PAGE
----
Should you worry if your child’s poop is the size of a baseball?

Sometimes the huge size of a child’s bowel movements has their parents worrying that something is wrong.

The color of a child’s stools can indicate a health problem, but what about size, as in…gigantic?

“In general, large stools are nothing to worry about,” says Joel Gator Warsh, MD, of Integrative Pediatrics and Medicine, Studio City, CA, and part of the pediatric staff of Cedars-Sinai Hospital.

“Stool size and consistency vary considerably in children, and there is a wide range of what is considered normal in pediatrics,” explains Dr. Warsh.

“I frequently have lengthy discussions with my families about what a ‘normal’ stool is.

“You are looking for a stool that has the consistency of soft-serve ice cream.

“Size of stool is not commonly discussed in medical training and we usually don’t focus on size.”

Child’s Poops As Big As a Baseball

“Extremely large stools can be a marker of constipation,” says Dr. Warsh.

“If your child is constipated, stool will build up in the colon and rectum. When they eventually do go to the bathroom, the stool can be surprisingly massive.

“A standard American diet filled with sugar, wheat, dairy, dyes and preservatives can lead to constipation.”

An abbreviation for the standard American diet is, by no coincidence, SAD.

It is a sad diet that so many parents think is healthy, thanks to marketing sleight of hand by the manufacturers of foods targeted at kids.

For example, a TV ad campaign for Hidden Valley salad dressing creates the illusion that this liquid sugary candy is healthy for children.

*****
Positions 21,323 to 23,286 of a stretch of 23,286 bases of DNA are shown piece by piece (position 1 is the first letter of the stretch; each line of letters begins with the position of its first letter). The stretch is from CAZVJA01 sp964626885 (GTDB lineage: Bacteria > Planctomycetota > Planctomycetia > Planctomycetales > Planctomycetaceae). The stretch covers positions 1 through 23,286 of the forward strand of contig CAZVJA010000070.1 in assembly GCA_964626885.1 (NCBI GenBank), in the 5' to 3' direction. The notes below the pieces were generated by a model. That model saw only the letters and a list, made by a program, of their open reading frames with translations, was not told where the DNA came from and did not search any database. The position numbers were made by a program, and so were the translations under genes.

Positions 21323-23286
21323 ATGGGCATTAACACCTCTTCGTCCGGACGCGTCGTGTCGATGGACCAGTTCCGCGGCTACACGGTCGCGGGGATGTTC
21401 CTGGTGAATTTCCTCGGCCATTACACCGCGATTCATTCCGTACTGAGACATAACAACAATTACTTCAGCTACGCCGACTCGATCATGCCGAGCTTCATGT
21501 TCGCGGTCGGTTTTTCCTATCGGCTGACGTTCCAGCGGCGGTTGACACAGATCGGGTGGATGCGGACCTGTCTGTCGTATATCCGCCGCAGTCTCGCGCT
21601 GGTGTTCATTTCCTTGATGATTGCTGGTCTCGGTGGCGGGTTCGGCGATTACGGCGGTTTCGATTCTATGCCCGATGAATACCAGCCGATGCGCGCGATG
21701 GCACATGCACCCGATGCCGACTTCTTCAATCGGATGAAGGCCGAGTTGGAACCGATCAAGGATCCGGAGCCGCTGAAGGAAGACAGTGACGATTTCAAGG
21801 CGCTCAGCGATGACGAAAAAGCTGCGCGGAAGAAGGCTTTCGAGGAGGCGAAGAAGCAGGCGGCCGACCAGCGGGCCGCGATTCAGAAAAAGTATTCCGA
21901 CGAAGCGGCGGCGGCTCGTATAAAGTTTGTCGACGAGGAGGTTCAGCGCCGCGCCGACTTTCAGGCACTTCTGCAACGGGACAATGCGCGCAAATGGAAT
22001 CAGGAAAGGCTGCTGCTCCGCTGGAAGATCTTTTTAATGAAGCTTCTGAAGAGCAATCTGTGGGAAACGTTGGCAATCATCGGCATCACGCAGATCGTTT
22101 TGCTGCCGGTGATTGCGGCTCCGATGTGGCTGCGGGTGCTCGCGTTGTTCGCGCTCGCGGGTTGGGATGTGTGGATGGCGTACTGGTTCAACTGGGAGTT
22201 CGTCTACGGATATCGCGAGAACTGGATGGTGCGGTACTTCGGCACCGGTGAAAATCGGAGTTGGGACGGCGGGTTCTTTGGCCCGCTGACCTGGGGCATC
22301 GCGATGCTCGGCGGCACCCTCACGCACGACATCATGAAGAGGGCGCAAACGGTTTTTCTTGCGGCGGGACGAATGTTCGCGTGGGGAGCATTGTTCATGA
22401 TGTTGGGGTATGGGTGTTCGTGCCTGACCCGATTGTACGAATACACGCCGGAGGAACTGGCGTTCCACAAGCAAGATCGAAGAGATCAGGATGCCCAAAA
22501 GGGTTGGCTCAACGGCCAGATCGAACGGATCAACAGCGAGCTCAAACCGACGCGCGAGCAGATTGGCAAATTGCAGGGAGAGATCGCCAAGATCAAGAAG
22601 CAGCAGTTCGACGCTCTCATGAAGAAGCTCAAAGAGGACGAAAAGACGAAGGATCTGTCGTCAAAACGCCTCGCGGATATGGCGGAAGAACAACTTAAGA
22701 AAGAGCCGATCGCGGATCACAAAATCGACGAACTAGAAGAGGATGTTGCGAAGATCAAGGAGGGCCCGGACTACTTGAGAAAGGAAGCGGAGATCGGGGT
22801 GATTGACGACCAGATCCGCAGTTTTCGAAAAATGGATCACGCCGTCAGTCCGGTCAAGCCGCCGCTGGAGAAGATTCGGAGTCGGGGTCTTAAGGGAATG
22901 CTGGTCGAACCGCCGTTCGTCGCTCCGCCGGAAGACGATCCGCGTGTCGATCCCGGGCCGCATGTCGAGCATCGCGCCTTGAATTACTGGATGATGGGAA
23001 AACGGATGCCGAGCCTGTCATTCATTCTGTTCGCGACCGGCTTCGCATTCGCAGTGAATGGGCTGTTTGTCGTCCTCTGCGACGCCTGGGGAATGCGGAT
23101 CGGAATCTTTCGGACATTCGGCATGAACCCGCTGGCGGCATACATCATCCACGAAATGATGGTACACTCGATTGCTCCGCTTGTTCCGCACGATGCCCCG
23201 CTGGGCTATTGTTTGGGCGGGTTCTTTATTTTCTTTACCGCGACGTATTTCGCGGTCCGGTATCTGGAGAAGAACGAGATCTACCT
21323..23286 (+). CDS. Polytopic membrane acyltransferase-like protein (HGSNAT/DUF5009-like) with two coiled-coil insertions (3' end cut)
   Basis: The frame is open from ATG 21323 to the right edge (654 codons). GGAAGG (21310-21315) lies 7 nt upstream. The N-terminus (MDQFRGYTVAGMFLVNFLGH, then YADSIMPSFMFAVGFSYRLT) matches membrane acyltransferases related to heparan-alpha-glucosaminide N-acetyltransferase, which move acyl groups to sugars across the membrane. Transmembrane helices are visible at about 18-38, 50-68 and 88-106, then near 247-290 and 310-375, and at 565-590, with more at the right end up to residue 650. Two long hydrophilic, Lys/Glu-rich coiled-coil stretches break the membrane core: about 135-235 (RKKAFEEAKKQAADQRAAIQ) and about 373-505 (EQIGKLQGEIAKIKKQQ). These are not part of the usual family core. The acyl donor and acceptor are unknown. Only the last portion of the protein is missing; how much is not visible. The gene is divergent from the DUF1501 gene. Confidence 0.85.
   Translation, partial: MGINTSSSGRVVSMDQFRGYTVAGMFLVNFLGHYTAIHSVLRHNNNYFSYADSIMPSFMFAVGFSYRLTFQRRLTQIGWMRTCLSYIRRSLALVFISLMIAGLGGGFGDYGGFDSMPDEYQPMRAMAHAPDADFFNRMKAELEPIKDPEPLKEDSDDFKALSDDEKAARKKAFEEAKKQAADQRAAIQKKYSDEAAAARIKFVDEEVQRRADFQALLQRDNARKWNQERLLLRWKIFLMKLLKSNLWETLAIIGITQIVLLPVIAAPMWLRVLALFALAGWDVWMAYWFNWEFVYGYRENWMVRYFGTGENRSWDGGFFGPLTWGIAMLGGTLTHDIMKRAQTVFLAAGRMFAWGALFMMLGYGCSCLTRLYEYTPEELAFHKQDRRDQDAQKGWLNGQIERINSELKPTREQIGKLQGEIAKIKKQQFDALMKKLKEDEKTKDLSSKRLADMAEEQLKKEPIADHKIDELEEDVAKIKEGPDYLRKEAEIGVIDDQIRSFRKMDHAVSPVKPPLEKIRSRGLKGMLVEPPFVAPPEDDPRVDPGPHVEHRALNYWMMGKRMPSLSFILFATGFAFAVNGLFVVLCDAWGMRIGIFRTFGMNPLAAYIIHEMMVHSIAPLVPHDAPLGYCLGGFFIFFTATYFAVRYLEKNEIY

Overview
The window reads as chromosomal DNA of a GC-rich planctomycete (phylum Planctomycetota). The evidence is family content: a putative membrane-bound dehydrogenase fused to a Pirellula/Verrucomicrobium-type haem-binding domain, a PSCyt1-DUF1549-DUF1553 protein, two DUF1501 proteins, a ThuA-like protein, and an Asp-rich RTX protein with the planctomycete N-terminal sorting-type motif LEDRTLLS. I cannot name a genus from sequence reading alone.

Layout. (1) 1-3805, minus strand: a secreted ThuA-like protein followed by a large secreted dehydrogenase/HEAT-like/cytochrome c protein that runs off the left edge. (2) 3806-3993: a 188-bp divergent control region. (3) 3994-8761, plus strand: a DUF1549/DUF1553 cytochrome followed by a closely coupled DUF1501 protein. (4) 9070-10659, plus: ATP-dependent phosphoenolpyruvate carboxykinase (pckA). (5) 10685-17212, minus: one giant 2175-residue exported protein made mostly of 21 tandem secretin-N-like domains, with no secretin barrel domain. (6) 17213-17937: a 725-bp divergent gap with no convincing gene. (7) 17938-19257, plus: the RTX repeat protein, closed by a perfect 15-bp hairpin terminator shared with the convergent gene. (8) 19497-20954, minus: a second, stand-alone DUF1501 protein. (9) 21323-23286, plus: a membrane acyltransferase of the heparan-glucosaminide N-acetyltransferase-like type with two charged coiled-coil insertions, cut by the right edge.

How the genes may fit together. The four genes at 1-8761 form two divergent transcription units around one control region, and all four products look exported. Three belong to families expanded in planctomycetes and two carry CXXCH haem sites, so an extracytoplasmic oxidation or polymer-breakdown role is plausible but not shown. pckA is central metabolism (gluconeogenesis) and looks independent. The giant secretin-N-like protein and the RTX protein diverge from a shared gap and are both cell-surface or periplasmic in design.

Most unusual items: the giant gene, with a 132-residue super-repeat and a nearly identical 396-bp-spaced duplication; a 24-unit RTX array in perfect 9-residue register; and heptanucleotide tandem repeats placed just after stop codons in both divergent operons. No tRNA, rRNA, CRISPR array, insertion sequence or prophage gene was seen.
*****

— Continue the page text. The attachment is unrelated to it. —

And what kind of candy do you add milk to? CEREAL! Many cereals that are targeted at kids as being good for them have a lot of added sugar and are flour-based, plus have artificial colorings.

It’s literally candy you pour into a bowl and add milk to. The milk doesn’t undo the unhealthfulness of the cereal.

If your child with the giant poops eats pop tarts for breakfast, chocolate milk with his lunch of highly processed deli meats on Wonder Bread…gee – it’s no wonder his or her bowel movements come out huge and hard.

And don’t get me started on the myth that Pepperidge Farm’s gold fish are a healthy snack.

These crackers come from a manufacturing plant, not a plant that grows from the ground.

See what happens to the size of your child’s stools when you replace snacks that come in a box, bag or package with snacks that are picked off a tree or vine or pulled from the ground.

If a child is hungry enough for an ice cream bar or Cheetos, she’s hungry enough for some grapes, cherries or an apple. Nuts and seeds also make healthy snacks.

SAD “has become the leading cause of abdominal pain in children, and one of the most common reasons for pediatric office visits,” says Dr. Warsh.

“It is becoming less common for children to have a regular stool pattern than be constipated.

“If you alter your normal gut flora and bacteria through a poor diet or infections, stool will be improperly digested and the belly will be inflamed. This leads to large, smelly, mucousy stools.”

Medical Cause of Huge Stools in Kids

Dr. Warsh explains, “Hirschsprung disease is an uncommon cause of massive stools.

“It is a condition where children are born with a small section of bowel missing the appropriate innervation [nerve cell firing].

“This is often identified in the first few months of life with chronic, severe constipation, but can be missed and identified at a later age.

“Because there is an area that does not have proper nerves, constipation is a major issue and ‘blowout stools’ are a common description for these children.” 

Dr. Warsh and his Studio City, Los Angeles clinic treat a wide array of common pediatric issues using holistic and conventional treatments. He works with nutritionists, naturopaths, Ayurvedic practitioners, acupuncturists and more.
Lorra Garrick has been covering medical, fitness and cybersecurity topics for many years, having written thousands of articles for print magazines and websites, including as a ghostwriter. She’s also a former ACE-certified personal trainer.  


Top image: ©Lorra Garrick